Finally, there is the Maverick quadrant. These sellers exhibit good performance but poor behaviours. Let’s face it, Mavericks, have historically been tolerated. Their contribution to the quarterly numbers is tough to resist. In any case, their performance will eventually drop at some point so sales managers play a waiting game. When it plummets, and given that the Maverick’s underlying behaviour – it will, they are unceremoniously exited.
However, the damage has already been done.
If we are lucky, their short-termism was only making them unpopular with their co-workers. The Maverick will often be heard hurumphing around the office complaining about the ‘sales prevention department’ which was variously finance, services, sales support or whoever it is that has identified a flaw in their latest ‘deal’.
Equally as likely though, they are mis-selling or overselling and creating a legacy of customer problems and problem customers.
Few customers keep these problems secret. With complete control of a sales cycle though, sellers could steer around the debris. In a socially enabled world, not so much. And empowered customers are sharing it with their network. Their always-on, global network. A tweet or a LI status update can reach tens of thousands of prospective customers. Competitors too. It is also a permanent record. Some of that buying cycle (the 57% invisible to the seller) can be used to find out what existing customers think. Good selling behaviour leaves behind a trail of satisfied customers and positive comments. Poor behaviour also leaves a trail. The maverick can no longer be tolerated. Caveat Venditor.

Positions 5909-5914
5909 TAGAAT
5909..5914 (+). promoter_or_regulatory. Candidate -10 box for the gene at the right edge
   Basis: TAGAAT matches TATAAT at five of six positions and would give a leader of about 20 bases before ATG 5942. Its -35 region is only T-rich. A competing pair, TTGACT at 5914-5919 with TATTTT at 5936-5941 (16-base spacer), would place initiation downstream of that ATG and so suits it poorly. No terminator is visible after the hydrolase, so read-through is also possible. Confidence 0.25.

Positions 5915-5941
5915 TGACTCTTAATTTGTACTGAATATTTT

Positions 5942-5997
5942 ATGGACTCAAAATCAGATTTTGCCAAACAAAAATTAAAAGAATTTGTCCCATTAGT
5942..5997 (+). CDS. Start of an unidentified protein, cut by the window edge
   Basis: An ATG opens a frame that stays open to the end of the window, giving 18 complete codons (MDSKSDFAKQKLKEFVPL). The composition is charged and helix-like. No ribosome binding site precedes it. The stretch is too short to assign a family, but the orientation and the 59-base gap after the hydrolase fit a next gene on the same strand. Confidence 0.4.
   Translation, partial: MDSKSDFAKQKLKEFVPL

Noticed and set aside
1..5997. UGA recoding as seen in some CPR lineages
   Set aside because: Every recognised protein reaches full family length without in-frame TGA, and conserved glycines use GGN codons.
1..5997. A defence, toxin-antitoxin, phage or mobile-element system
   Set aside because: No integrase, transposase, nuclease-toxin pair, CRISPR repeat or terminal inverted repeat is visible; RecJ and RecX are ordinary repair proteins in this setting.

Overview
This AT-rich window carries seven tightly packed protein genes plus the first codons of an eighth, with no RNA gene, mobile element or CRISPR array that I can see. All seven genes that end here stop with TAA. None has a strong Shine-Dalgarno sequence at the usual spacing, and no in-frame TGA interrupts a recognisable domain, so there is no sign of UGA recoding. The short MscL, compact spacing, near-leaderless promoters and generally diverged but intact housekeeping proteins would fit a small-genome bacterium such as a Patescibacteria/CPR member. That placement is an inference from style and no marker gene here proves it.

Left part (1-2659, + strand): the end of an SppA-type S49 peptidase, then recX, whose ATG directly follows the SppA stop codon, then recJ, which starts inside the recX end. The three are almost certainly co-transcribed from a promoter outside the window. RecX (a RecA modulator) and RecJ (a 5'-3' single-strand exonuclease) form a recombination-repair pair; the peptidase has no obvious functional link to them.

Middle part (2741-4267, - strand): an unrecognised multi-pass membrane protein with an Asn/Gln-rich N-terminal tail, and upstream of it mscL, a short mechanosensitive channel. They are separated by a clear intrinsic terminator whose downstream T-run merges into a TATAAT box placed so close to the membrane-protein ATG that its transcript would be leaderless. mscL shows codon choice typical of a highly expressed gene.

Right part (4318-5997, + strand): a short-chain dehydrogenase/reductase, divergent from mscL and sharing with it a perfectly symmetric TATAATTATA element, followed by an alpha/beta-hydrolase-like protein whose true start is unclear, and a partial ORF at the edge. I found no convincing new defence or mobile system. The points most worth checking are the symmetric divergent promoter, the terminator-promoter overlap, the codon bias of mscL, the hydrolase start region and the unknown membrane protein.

Better Selling Is …
In To Sell is Human, Pink also demonstrates that the networked age requires more not less sellers. More of us sell than ever before and those that don’t have to persuade, convince and compel as part of an increasingly creative and collaborative workplace. Pink calls it non-sales selling. We all need to be better sellers. However better can no longer be defined by the numbers. It can not be determined by performance alone. Instead, it must be measured by how we conduct ourselves, by our behaviours.
In short, to be better sellers we must be better humans.